Father Howard Hansen’s Reflections
for The Fifth Week of Lent 2011


Fifth Sunday of Lent 
April 10, John 11: 1-45 


Our Gospel for the Fifth Sunday of Lent gives us the 7th and final sign or “wondrous deed” contained in the Gospel of St. John: the raising of Lazarus from the dead. This miracle is found only in the Gospel of John. Jesus had just fled Judea where Bethany, the home of Lazarus, Martha, and Mary was located, because the Jews had tried to kill him while he was there. Jesus had escaped from them and returned to Galilee where he was safe. The fact that he was now going to return to Bethany to his friend Lazarus frightened the disciples. We see this in their words: “Rabbi, the Jews were just trying to stone you, and you want to go back there?” And also in the words of Thomas: “Let us go to die with him.”


We are all familiar with Jesus’ meeting with Martha and Mary and his telling them that he is the resurrection and the life. The promise of eternal life is given to those who believe in him. Martha acknowledges Jesus as the Messiah, the One who is to come into the world. The raising of Lazarus from the dead brought many people to the faith and, on the other side of the ledger, it threw more fuel on the fire of hatred that burned in the Pharisees as they looked for a way to kill him. From this time on Jesus was a hunted man, kind of like public enemy number one. The tension now begins to build for the entrance of Jesus into Jerusalem. Will Jesus come to Jerusalem or not?


Is there a lesson for us in this story? Jesus’ raising Lazarus from the dead surely attracted many people to Jesus, as we see in the words of the Pharisees in the following chapter of John’s Gospel: “If we leave him alone, all will believe in him.” The people admired Jesus because he stuck to his guns no matter what the cost. How about us? Are we “fair-weather followers” of Christ who follow him when everything is going well for us? Or do we also hang in there with him when things get tough – when I lose a loved one to death, when I lose my job when I am 55 years old, when the disease of cancer is discovered in my lymph glands, when I can no longer walk? How willing am I in these and other tough situations to follow Jesus?

Jesus, grant us your grace and strength to follow you no matter what.


Fr. Howard

 


Monday of the Fifth Week of Lent 
April 11, John 8: 1-11


Today’s Gospel selection gives us the meaningful story of the woman caught in the act of adultery. We read it here in the Gospel of St. John, although it is not found in the earliest manuscripts of John’s Gospel. Some later manuscripts place it in the Gospel of St. Luke. My Scripture Commentary labels it as a “free-floating tradition” about Jesus.


The Pharisees hit a new low in this story. A helpless woman is used as a scapegoat in order to trap Jesus into obeying the law of Moses which allows the stoning to death of a woman adulteress. Jesus responds to this trap by writing in the sand and inviting those who are without sin to throw the first stone at the woman. The Pharisees tuck their tails between their legs and slink off one by one. We will never know what Jesus wrote in the sand but whatever it was it reminded the Pharisees that they too were sinners. Jesus forgives the woman and simply admonishes her to go and sin no more.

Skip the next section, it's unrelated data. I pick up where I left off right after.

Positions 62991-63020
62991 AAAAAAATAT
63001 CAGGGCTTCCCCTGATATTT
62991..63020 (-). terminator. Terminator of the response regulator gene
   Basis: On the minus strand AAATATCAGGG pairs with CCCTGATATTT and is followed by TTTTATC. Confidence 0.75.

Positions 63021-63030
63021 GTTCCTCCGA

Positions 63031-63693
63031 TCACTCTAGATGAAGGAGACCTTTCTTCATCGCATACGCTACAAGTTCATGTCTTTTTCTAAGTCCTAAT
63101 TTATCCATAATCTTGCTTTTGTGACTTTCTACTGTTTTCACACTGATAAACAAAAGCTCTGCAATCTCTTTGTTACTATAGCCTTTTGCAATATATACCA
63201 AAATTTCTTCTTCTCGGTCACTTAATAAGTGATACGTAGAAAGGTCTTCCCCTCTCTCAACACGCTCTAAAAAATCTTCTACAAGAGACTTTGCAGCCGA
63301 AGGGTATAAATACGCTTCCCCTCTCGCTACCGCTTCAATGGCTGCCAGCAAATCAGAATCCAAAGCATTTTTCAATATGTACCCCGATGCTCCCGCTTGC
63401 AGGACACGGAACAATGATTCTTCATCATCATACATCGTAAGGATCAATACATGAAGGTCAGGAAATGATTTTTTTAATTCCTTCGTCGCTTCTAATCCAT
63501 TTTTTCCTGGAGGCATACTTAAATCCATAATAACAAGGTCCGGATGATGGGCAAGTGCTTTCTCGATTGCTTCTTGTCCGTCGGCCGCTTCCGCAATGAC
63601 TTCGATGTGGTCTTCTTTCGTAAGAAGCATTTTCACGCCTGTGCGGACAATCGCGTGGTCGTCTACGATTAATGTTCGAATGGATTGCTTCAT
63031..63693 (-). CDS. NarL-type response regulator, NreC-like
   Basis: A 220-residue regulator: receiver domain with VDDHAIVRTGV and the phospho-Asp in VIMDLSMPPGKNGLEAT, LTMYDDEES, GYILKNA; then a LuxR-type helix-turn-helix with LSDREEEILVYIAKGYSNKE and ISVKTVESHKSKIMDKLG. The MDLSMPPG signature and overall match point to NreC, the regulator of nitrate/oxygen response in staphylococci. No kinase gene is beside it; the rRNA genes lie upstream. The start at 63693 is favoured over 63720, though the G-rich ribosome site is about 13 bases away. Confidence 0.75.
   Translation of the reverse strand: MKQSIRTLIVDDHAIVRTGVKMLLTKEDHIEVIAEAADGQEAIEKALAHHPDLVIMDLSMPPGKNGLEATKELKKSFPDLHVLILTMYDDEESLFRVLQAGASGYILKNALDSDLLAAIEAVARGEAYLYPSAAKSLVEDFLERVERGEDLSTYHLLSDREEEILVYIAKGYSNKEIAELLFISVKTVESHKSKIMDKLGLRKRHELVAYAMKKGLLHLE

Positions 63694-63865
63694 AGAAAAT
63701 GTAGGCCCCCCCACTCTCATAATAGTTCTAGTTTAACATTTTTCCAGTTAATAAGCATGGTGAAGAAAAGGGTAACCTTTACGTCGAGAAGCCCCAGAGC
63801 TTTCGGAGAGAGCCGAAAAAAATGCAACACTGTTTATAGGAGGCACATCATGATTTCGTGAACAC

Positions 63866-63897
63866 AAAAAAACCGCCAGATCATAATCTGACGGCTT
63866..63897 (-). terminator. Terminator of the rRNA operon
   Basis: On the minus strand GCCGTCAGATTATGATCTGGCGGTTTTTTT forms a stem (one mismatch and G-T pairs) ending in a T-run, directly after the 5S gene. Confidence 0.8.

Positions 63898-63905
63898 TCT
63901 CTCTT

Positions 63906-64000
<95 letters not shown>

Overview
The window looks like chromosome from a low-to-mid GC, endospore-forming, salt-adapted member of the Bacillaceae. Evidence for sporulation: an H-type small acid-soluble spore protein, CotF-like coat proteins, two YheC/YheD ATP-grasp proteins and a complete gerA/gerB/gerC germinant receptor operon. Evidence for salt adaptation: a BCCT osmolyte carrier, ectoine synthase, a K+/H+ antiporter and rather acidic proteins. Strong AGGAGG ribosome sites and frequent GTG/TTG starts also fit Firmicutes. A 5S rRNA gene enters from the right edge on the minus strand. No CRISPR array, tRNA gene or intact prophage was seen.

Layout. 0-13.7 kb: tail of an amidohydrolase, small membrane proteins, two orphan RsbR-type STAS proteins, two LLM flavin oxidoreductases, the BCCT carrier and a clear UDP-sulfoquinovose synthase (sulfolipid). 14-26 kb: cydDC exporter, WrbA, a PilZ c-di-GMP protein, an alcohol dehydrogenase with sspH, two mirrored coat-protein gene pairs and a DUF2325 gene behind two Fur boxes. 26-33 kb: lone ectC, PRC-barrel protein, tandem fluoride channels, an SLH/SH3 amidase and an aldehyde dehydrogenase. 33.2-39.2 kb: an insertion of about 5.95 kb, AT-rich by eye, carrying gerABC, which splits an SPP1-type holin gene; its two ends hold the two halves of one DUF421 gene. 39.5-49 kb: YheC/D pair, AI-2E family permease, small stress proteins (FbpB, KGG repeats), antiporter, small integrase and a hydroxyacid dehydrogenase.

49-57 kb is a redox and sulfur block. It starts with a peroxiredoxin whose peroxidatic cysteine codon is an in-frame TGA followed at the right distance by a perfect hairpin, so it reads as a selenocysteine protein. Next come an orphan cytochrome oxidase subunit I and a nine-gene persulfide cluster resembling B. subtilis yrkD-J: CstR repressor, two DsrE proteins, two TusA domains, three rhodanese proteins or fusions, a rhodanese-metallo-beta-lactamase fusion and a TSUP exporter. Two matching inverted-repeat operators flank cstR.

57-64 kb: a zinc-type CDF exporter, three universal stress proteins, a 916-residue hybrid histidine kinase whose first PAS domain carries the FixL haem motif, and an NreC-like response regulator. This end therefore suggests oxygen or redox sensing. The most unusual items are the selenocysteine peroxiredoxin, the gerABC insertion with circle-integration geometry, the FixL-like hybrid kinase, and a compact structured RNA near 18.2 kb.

Jesus has a magnificent understanding of the weaknesses of human nature. We all fail in so many ways every day of our lives and it is somewhat reassuring that we have such an understanding judge as Jesus. Let us take his advice to the woman into our own hearts and try to go and sin no more.


Fr. Howard

 


Tuesday of the Fifth Week of Lent 
April 12, John 8: 21-30


I believe that just about all of us are aware of the teaching of the Catholic Church concerning the person of Jesus that tells us Jesus is a combination of the divine and human natures in the one Divine Person. Jesus never ceases to be God, the Second Person of the Blessed Trinity and at the same time he is completely human in all things but sin. Jesus is indeed unique. Today’s Gospel selection for this Tuesday of Lent shows us the human side of Jesus. He tells us he only says what the Father has instructed him to say, that he always does what pleases the Father. It is evident from this place in Scripture as well as in many other places that Jesus has taken his human will and life and turned them over to the Father. This should ring a few bells for those of you who read these homilies regularly and are familiar with the great number of times I quote the 3rd Step of the 12 Steps of Spirituality where it says: We made a decision to turn our will and our lives over to the care of God as we understood Him.


In our Gospel today we see Jesus practicing the 3rd Step. He has turned his human will and life over to the care of the Father. And we are, of course, encouraged once again to do the same. In doing so we experience a richness of life we would never have otherwise, a life that always enjoys the presence of the Father, a life of happiness and peace and fulfillment. We see this in Jesus, of course, and we will see it also in ourselves if we but follow suit.